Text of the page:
Positional light help

I’m trying to impliment positional lighting for my cel-shading shader. Here is my code:

uniform vec3 light;
varying float intensity;

void main()
   vec3 norm = normalize(gl_NormalMatrix * gl_Normal);

   intensity = dot(light,norm);

   gl_FrontColor = gl_Color;

   gl_Position = ftransform();


this code works if the object and light is static, however I need to apply it to moving objects also, right now the light moves with the object so it’s always shading the same place. what’s the best way to write it so the light can work with dynamic objects?

It’s very important that you keep the object and the light in the same coordinate system. That’s what usually drives me to that “light following the object” effect.

so, as i assume that the light is in world space, but the normal perhaps is not, but it is in object space. Could be that?
I see that you multiply the incoming normal by
somewhat i don’t know what is, the gl_Normalmatrix.
Ok, looking at google i find:

/* first transform the normal into eye space and normalize the result */
normal = normalize(gl_NormalMatrix * gl_Normal);

So, what we have here is that the normal is in eye space, but the light is in world space.
you could do several things to correct this, the easier is to transform the light to eyespace too (multipliying it by the modelview)
If, as i assume, the light is a direction, not a point, then you only need to multiply it by the rotation part of the modelview.


I tried multiplying the light with model view matrix, but it didn’t work out very well. Here is my code before switching to shader, basically I need to do exactly this in the shader to achieve the same positional lighting effect.

 M3DMat44f mat = fme.GetMatrix();

	M3DVec3f vecToLight;
	for (int i = 0; i < model->m_nNumVertices; i++)
		M3DVec3f temp;
		temp.x = model->m_pVertices[i].data[0];
		temp.y = model->m_pVertices[i].data[1];
		temp.z = model->m_pVertices[i].data[2];

		// transform vertex by the frame's matrix
		M3DVec3f finalVec;
		m3dTransformPt(finalVec, mat, temp);

		// get vector to light from the vertex
		m3dVecSub(vecToLight, lightAngle, finalVec);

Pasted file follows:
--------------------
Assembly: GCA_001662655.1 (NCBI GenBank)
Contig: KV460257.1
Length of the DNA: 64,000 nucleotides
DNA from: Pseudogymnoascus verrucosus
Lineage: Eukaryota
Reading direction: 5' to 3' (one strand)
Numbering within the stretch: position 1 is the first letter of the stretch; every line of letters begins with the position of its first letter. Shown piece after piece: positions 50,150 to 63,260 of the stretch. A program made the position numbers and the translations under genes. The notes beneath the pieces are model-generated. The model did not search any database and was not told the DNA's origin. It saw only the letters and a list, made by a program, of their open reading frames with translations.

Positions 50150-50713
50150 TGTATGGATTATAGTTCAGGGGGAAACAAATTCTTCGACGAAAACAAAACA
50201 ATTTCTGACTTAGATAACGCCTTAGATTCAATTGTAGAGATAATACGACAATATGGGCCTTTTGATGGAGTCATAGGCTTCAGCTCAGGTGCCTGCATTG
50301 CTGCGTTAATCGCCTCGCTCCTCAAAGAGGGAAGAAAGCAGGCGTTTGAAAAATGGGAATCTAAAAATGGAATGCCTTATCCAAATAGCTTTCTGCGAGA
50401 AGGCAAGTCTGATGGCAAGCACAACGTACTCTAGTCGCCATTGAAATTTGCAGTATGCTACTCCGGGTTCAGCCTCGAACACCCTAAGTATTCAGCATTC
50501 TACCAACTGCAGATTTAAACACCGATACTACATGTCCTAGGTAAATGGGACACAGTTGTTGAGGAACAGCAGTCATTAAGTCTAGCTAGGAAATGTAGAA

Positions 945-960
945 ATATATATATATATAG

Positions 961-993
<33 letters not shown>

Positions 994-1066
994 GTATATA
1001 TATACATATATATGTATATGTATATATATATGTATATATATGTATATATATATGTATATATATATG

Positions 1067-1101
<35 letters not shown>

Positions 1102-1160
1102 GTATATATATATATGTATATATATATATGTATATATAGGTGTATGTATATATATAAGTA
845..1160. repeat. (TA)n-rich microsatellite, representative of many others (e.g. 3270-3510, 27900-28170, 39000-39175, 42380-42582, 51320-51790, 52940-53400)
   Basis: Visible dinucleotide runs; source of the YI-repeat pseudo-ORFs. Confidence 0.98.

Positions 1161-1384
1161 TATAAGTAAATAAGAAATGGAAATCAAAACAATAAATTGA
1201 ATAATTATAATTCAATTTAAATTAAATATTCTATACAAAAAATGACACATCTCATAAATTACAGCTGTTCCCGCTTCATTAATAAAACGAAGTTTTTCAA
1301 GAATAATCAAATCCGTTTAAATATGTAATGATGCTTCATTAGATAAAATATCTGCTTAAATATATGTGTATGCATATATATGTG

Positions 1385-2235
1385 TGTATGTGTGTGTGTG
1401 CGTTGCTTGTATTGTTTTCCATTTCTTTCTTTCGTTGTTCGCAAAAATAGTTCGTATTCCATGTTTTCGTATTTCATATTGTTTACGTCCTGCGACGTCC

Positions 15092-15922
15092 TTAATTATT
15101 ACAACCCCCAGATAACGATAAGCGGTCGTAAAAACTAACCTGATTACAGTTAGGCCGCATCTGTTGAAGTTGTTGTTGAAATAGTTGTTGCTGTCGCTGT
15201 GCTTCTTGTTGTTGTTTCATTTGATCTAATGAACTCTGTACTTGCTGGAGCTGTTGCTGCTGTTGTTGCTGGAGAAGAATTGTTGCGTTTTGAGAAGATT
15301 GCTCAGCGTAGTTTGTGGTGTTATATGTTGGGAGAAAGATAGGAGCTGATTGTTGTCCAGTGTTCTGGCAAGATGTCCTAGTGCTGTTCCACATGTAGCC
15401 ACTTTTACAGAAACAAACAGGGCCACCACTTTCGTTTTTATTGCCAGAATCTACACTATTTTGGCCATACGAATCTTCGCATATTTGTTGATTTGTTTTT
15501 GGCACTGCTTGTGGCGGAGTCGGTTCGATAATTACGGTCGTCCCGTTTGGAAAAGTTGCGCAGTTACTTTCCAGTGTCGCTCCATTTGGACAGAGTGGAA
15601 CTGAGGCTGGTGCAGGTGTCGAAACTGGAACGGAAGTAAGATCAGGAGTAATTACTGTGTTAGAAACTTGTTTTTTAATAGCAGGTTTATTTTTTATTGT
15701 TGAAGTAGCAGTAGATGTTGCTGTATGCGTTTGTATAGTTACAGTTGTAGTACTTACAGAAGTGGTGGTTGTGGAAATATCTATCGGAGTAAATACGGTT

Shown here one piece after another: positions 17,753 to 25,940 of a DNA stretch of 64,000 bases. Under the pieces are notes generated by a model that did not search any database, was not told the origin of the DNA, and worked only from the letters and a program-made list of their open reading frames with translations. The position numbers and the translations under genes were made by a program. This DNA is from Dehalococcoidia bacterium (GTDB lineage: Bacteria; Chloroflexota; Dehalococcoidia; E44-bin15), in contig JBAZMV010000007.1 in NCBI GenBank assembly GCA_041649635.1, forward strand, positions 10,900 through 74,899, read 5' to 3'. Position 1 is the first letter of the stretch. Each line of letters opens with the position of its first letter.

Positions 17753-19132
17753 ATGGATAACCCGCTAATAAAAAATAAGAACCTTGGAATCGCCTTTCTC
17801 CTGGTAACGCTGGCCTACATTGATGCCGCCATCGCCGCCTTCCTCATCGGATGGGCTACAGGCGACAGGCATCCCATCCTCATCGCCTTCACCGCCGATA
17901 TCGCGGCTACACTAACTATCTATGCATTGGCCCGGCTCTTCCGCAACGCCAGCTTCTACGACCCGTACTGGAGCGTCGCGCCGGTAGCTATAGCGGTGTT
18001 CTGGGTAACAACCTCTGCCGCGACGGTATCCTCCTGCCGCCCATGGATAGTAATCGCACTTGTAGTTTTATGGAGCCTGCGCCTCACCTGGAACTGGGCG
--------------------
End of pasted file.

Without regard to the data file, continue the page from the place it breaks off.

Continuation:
M3DVec3f norm;
		norm.x = model->m_pNormals[i].v[0];
		norm.y = model->m_pNormals[i].v[1];
		norm.z = model->m_pNormals[i].v[2];

		// transform normal by the frame matrix
		M3DVec3f finalNorm;
		m3dTransformVec(finalNorm, mat, norm);

		TmpShade = m3dVecDotProduct(vecToLight, finalNorm);

		// Clamp The Value to 0 If Negative
		if (TmpShade < 0.0f)
			TmpShade = 0.0f;	

		*(shade_value + index) = TmpShade;

Try to do all your calculations in light view coordinates.

I think I’m not understanding the math correctly. I assume in order to translate the light position all I need to do is multiply it by the gl_ModelViewMatrix? Right now I either get a effect where the light position stays with the object, or in the code below the light stays with the camera.

uniform vec3 light;
varying float intensity;

void main()

   vec3 lightDir = light;

   //lightDir = gl_ModelViewMatrix  * (vec4(lightDir,0.0));
   //vec3 lightDir3 = (vec3(lightDir));
   vec4 ecPos = gl_ModelViewMatrix * gl_Vertex;
   vec3 ecPos3 = (vec3(ecPos));

   vec3 norm = normalize(gl_NormalMatrix * gl_Normal);

   vec3 vToLight = light - ecPos3;


   intensity = dot(vToLight,norm);

   gl_FrontColor = gl_Color;

   gl_Position = ftransform();

This code is pretty much the same as the C++ code above, so I think there is some GLSL spcific stuff I’m not getting.


It looks to me like you’re mixing your spaces. You’ve got a uniform for your light position, which I presume is in world space, and you’re transforming your normal with the gl_NormalMatrix, which is the inverse transpose of the modelview matrix . The normal matrix is designed for use with lights in eye-space, not world-space, so that may be (near) the root of your trouble.

In the fixed function pipe, when you set the light position with the OpenGL API, the position you supply is transformed by the modelview matrix, just like points, so it ends up in eye-space along with everything else. With the programmable pipe, you can use whatever space you like, just be careful not to mix them up.

I don’t think there’s a clear advantage of one space over the other. I just use whichever makes sense for what I’m doing - whichever happens to be more convenient and/or efficient.


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